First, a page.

“If you love me, you got to help me pass this bill,” the Narcissist in Chief pleaded with supporters today, perhaps attempting to echo Dudley Moore’s turn as a Beatle-esque pop star in 1967’s Bedazzled:
Actually, to paraphrase Der Stingle, a more recent pop star, if you love Barack Obama, you’d be much better off to set him free next year:
One supporter from the raucous crowd shouted to Obama that they loved him, and in a standard response from his 2008 campaign he replied “I love you back” then added a new twist.
“If you love me, you got to help me pass this bill,” Obama said, repeating the line to more cheers.
Obama’s appeal may work with his supportive political base, but will cut little ice with Republicans seeking to exploit his diminished job approval ratings which are at 44 percent in a RealClearPolitics average of recent polls.
The president, on the latest leg of what aides say will be a months-long tour to promote the bill, also complained that some Republicans were against the legislation because they wanted to deprive him of a political victory.
“Give me a win? Give me a break” Obama said, during his pared down stump speech which is peppered with demands that Republicans “pass this bill.”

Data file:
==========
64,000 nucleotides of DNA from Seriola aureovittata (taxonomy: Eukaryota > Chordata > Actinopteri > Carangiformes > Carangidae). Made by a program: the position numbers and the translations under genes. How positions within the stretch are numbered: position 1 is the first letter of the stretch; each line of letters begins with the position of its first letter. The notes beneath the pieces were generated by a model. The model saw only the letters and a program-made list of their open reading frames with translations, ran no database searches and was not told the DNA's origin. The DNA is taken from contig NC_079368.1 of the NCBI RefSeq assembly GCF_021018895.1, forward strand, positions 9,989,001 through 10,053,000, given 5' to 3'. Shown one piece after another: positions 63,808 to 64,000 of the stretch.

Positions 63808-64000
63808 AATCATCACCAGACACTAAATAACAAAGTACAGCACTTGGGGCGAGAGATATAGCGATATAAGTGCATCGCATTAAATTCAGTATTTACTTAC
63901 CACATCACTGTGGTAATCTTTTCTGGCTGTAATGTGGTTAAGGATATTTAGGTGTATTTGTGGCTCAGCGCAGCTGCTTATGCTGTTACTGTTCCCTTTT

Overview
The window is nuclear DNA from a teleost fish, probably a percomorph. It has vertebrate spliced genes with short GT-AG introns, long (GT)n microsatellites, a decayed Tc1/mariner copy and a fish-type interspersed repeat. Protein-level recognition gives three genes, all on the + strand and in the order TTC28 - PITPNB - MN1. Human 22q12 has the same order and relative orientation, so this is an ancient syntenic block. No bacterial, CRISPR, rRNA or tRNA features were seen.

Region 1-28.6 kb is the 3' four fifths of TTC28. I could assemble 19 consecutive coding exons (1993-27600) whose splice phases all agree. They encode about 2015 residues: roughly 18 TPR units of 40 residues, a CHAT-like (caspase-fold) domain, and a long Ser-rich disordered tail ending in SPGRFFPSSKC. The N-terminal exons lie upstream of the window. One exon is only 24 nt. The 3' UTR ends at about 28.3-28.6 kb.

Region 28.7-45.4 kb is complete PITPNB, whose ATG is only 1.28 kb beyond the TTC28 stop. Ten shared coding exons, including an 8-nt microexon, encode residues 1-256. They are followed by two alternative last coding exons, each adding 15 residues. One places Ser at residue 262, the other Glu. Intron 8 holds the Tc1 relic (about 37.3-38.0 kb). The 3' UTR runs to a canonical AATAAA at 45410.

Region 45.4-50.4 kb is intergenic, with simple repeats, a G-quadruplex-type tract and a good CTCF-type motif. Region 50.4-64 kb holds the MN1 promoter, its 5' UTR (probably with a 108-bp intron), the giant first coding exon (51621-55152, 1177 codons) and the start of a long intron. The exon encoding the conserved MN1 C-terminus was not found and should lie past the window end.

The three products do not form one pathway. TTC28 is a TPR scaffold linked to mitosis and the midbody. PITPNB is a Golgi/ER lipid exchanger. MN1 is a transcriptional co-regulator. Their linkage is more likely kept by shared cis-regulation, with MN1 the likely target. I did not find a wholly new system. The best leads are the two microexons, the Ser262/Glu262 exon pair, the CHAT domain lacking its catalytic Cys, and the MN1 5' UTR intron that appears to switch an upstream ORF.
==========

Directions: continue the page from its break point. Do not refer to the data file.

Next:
Harry Reid, playing the role of Peter Cook in the above video to Barry’s Dudley, isn’t feeling the love, though:
Despite President Barack Obama’s urgency to “pass this bill now,” the American Jobs Act may have to wait until next month, or later, before Senate Majority Leader Harry Reid even brings it to the floor for a vote.
In his speech to a joint session of Congress last week, Obama implored lawmakers to pass the bill and its $477 billion price tag immediately. And this week, the Democratic National Committee (DNC) launched a campaign of web and television ads touting the bill and rallying support for its passage.
None of that may matter, since Reid’s response has been more of a careless shrug. It’s not surprising, though, considering the discontent surrounding the bill from Senate Democrats.
Democratic Sen. Jim Webb of Virginia called the president’s ideas for paying for the billy “terrible.”
“We shouldn’t increase taxes on ordinary income. … There are other ways to get there,” he added. (RELATED: Obama’s jobs bill has charitable givers reeling)
Even Sen. John Kerry, the liberal lion from Massachusetts, doubts the bill will pass in full: “I don’t think anybody expects it to pass en bloc. So, the issue is going to be what, if any, parts of it might be cherry-picked.”
Other Democrats are upset over the bill’s offsets. The Alaska delegation opposes singling out the oil industry’s tax loopholes. In short, Obama’s plan to solve the nation’s jobs crisis is proving to be a difficult sell even to his own party.
No word yet when Reid will be investigated by AttackWatch.